Wednesday, 6 April 2011


The news item this week about paternity leave and the possibily of fathers taking on the care of their child while the mother goes back to work led to a discussion in our house about the presumption that still exists in our society that mothers are the people who care for children. Indeed there is a deeper presumption that mothers are better-equipped than fathers to care for their children.

That led me to think about other presumptions, especially those that operate in Churches: There is a presumption that if the minister is a good preacher he or she will be good at other things too: that he or she will be a good people-person, able to listen and counsel people in need; that he or she will be a good manager of the structures of the Church and be good at change-management. When a nominating committee sets out to choose a new candidate to become minister of a church, they have a list of qualities and skills for which they are looking, but that 'ideal minister' doesn't exist; so they have to pick and choose on some kind of priority scale; let's face it, all they really see of their new minister before their candidate beceoms their minister is how that person conducts a service and preaches; they don't see his or her people skills; they don't see his or her ability to chair a Kirk Session meeting; so the presumption is there - if he can do one, he will be able to do the others!

In fact, in my little example alone there are at least 3 different skill-sets, that are quite distinct. The abililty to preach is a totally different skill-set from that of being a counsellor, or a manager of change. Why do we presume that these skills will all abide in the one person? Then when our expectations of that one person are not met, that one person has to carry the blame for the failure of things that he or she is not very good at anyway!

Here are some other presumptions: We presume that older people hate new songs and that young people love every one of the new songs that are out there. We presume that the people who have been doing jobs in the Church for years are good at them! We presume that people who are the silent majority in a church have no views on any matter or have no skills and gifts to offer. We presume that people who don't express their faith in the language that we use don't have a faith at all. We presume that people who express no desire to come to Bible Study or the prayer time don't read the Bible and don't pray.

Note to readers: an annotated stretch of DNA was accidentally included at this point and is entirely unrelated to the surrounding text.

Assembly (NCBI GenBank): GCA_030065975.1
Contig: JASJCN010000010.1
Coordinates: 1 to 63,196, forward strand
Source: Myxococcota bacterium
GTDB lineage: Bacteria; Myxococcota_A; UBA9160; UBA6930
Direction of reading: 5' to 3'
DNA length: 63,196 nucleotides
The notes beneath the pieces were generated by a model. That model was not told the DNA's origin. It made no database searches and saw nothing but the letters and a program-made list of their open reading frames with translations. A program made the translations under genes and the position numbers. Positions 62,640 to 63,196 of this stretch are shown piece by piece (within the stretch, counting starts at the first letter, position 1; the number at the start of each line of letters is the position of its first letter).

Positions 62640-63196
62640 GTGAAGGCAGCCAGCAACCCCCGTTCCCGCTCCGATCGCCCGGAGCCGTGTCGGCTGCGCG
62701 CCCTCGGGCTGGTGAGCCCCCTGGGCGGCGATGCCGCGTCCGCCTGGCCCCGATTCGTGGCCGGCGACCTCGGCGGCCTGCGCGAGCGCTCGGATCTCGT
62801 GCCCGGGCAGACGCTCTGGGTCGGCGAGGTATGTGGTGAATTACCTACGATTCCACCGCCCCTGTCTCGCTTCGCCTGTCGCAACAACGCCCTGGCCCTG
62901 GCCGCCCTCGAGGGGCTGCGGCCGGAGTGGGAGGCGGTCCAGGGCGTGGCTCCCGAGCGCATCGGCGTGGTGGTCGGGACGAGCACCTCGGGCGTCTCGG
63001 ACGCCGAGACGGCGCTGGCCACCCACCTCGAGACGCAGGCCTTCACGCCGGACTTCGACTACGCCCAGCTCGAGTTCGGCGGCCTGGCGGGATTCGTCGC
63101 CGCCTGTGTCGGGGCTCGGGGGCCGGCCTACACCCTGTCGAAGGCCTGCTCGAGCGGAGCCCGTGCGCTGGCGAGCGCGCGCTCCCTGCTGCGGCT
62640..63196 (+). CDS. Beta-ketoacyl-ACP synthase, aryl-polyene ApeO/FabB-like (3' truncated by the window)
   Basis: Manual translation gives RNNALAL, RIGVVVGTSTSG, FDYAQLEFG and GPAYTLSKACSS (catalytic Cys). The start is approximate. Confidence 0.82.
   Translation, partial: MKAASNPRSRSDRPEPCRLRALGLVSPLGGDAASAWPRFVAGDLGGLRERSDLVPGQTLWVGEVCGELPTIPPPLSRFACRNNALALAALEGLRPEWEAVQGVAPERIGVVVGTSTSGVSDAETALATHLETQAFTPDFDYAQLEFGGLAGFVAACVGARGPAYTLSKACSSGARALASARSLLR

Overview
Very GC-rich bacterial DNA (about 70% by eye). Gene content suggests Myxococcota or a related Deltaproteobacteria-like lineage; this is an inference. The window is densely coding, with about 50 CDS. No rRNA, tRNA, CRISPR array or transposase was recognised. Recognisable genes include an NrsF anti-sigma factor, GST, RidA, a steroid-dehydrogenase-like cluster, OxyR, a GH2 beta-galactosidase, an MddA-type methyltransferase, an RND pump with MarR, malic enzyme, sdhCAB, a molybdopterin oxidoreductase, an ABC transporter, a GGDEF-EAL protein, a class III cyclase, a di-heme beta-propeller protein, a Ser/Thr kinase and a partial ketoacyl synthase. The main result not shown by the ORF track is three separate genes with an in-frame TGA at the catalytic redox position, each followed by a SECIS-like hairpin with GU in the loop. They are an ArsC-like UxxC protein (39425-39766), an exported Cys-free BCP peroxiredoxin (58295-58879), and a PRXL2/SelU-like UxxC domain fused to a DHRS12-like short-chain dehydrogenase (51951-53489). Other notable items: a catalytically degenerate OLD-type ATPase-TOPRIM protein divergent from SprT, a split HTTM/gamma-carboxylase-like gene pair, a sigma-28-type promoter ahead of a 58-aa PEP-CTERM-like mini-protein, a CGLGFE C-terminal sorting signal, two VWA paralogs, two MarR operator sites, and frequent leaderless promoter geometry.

These are huge, sweeping generalisations, but....

I'm sure you can think of other presumptions that we make in the life of Churches. Let's challenge these presumptions. Let's build an effective Church for the future.

Friday, 1 April 2011

Life is a peach

The Church is facing a pandemic, a virus. According to Mark Greene is it called SSD. He says "Globally, 98% of Christians are neither envisioned nor equipped for mission in 95% of their waking lives. BUT just imagine if they were..." What is SSD? "The Sacred-secular divide". The Church, he says, is guilty of dividing life into the 'sacred, religious bit' and the rest. We're good at recognising the sacred bit, but not so good at helping people deal with the rest of life. How does the Bible relate to the world of work? How can we help young people develop a Christian view of the maths or the physics they study at school or the books they read for English? How can we help the parents who are bringing up their children and trying to work at the same time?

SSD has limited mission in 4 ways:

  • geographically - usually to within a few miles of the church building and/or far, far away

  • personnel - mission is seen as the province of church-paid people

  • time - SSD tends to confine most people's mission activity to their leisure time, evenings and weekends

  • Scope of the gospel - and the message we share with others, that is no longer about all our life and all our being.
"we have a small percentage of the Church taking a partial gospel to far, far fewer people than are actually known by the Christians in our congregations." "Churches have to realise that the core of their calling is to be disciple-making communities whatever else they do." (Bishop Graham Cray) So why is life a peach and not an orange? Because an orange is made up of segments that you can pull apart and we have been taught to think that God is more interested in the religious segments - prayer, church, worship - and is not interested in work, sport, school, hobbies. The peach is a whole fruit, all together. God is interested in all of our being, all of our life, all of our community. Overcoming SSD can: expand our vision, inspire our mission. release our churches, broaden our minds, enlarge our hearts. nourish our souls, thrill our spirits, free our imagination for faithful following and fruitful living in all of life. I'll lend you the whole essay if you like; it is called The Great Divide by Mark Greene.